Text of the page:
Some nursing homes will respond better than others to the coronavirus.  We have a feeling we already know which ones are going to do the worst, and, frankly, that is a shame.   Most often when we see neglect, we find out that the nursing home was understaffed.  Understaffing in nursing homes will only make coronavirus all the more deadly as overworked nurses and assistants try to juggle more than they can handle.  Continue reading

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When a nursing home resident is injured in Florida, Florida Statute § 400.147, requires that the nursing home prepare an incident report.  While nothing in the statute directs the type of information that must be contained in the incident report, obtaining the report can shed light on what happened to cause the incident.

Florida Statute § 400.147 not only requires that a nursing home prepare an incident report, it specifically provides that the report is discoverable.  Typically speaking anything that is “discoverable” can be obtained once suit has been filed.

Unfortunately, courts interpreting this statute have ruled that the reports are protected from discovery as work product. Tampa Medical Associates, Inc. v. The Estate of Torres, 903 So.2d 259 (Fla. 2nd DCA 2005). This means, that in order to obtain the reports, a lawyer prosecuting the nursing home abuse claim in Florida must prove a need for the report and that he or she faces undue hardship without it.  Undue hardship focuses on whether there are other ways to obtain information about how the incident occurred.

Proving need and undue hardship can be accomplished in cases where witnesses cannot be found or if the witnesses cannot recall what happened.

Nursing home staff members have usually been well trained to keep the description of an incident entered into the nursing notes extremely vague.  For example, nursing notes may describe an incident as “resident fell, leg pain, sent to hospital for evaluation.”  Because of such generic charting, the resident’s representatives are often left in the dark about what caused the fall.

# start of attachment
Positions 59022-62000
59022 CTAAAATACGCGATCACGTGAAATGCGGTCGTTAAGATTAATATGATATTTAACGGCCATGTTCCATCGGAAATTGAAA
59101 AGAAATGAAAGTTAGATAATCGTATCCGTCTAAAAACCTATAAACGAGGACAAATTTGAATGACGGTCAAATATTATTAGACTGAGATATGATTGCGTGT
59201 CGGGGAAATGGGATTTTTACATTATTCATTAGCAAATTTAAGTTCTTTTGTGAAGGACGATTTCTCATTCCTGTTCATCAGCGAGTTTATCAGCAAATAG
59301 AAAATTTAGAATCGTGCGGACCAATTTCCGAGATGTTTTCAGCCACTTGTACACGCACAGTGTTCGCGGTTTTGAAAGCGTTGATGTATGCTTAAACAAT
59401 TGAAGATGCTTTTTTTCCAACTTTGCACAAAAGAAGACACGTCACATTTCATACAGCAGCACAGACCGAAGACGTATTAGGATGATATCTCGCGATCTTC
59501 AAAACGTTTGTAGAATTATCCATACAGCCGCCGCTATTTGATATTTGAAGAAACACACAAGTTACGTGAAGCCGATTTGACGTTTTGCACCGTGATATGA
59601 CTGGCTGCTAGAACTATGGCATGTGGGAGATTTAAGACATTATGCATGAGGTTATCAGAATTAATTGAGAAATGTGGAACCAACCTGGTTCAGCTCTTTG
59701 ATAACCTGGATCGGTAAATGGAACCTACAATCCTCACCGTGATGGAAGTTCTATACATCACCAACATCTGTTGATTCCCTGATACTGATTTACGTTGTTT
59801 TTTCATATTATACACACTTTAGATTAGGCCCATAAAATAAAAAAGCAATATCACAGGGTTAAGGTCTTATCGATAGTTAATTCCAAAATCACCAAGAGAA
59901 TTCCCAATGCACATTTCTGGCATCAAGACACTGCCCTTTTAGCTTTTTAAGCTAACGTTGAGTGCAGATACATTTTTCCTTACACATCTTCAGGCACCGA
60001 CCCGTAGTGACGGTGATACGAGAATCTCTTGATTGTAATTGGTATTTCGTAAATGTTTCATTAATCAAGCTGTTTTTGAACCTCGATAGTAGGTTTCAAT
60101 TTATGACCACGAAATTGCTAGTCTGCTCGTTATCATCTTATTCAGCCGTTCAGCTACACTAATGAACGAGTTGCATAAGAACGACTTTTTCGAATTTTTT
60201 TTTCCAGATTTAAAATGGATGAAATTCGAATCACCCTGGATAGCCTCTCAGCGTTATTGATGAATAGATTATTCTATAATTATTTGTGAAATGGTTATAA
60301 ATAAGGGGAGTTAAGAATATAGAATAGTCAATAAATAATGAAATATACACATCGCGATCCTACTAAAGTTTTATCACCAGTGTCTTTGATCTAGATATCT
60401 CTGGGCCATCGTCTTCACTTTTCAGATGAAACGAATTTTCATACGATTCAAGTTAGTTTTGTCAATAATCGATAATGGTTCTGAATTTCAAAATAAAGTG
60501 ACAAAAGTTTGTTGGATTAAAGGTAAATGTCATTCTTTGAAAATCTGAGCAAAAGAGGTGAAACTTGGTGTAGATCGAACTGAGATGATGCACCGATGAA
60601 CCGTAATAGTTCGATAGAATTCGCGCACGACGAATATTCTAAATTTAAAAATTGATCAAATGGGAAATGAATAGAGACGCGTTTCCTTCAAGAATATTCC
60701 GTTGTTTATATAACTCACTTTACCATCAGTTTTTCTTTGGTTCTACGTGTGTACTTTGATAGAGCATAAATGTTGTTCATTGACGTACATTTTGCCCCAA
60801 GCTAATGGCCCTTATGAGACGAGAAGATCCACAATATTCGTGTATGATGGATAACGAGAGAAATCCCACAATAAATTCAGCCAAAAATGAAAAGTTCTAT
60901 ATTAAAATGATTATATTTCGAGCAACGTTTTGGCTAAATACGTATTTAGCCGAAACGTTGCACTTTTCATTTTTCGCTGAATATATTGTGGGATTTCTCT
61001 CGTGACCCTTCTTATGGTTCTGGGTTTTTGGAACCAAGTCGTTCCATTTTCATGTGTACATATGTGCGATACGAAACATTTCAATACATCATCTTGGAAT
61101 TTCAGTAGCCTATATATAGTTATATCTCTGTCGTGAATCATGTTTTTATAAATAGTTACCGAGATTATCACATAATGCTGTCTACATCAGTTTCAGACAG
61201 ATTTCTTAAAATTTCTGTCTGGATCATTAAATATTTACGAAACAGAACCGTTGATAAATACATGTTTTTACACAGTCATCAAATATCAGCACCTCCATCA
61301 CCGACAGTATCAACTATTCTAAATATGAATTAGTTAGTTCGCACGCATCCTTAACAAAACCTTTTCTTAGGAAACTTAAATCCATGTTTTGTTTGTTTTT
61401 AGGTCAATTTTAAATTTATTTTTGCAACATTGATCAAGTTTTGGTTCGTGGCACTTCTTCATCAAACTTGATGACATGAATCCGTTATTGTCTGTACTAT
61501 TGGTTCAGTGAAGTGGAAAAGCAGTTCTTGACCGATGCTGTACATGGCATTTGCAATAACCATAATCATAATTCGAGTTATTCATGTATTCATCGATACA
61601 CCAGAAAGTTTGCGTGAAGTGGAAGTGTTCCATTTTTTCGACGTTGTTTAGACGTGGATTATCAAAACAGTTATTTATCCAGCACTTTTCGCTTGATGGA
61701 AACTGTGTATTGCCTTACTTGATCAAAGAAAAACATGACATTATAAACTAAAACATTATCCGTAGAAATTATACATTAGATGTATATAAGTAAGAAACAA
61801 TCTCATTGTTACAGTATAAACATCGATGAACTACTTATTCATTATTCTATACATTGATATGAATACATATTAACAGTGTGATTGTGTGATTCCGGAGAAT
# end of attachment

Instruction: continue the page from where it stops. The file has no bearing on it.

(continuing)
This problem is compounded by several factors.  First, nursing home residents often suffer from some sort of cognitive deficits, whether it be by reason of dementia, Alzheimer’s disease or simple age-related cognitive decline.  Because of this, residents are often uncertain about how the incident occurred.  In wrongful death cases, there is obviously no input that can be provided by the resident.

The next concern is that nursing home claims are subject to a pre-suit process.  Obtaining records from a nursing home can take forty days or more as the nursing home is given thirty business days to produce the records of a former resident.  On top of that, nursing homes often fail to provide all of the records, resulting in even more delay as the resident’s attorney must determine what is missing and inform the nursing home.  As delay is on their side, nursing homes are often slow to respond to such requests.

Once all the records are obtained, the attorney must then have the matter reviewed by an expert witness, usually a registered nurse.  Only if the expert finds that the nursing home failed to meet the standard of care does the attorney then have the ability to initiate the seventy-five day pre-suit process.  Once suit is filed, it takes at least several months to take the first deposition.

Furthermore, nursing homes have very high employee turnover.  This means that in order to take the depositions of former staff members, those individuals must be located and served with a subpoena to appear.  It gets even worse as the nursing home will usually refuse to give the names of staff members who were working on the wing and shift in question.  If so, a motion to compel must be filed, with a hearing set weeks or months out to get the names.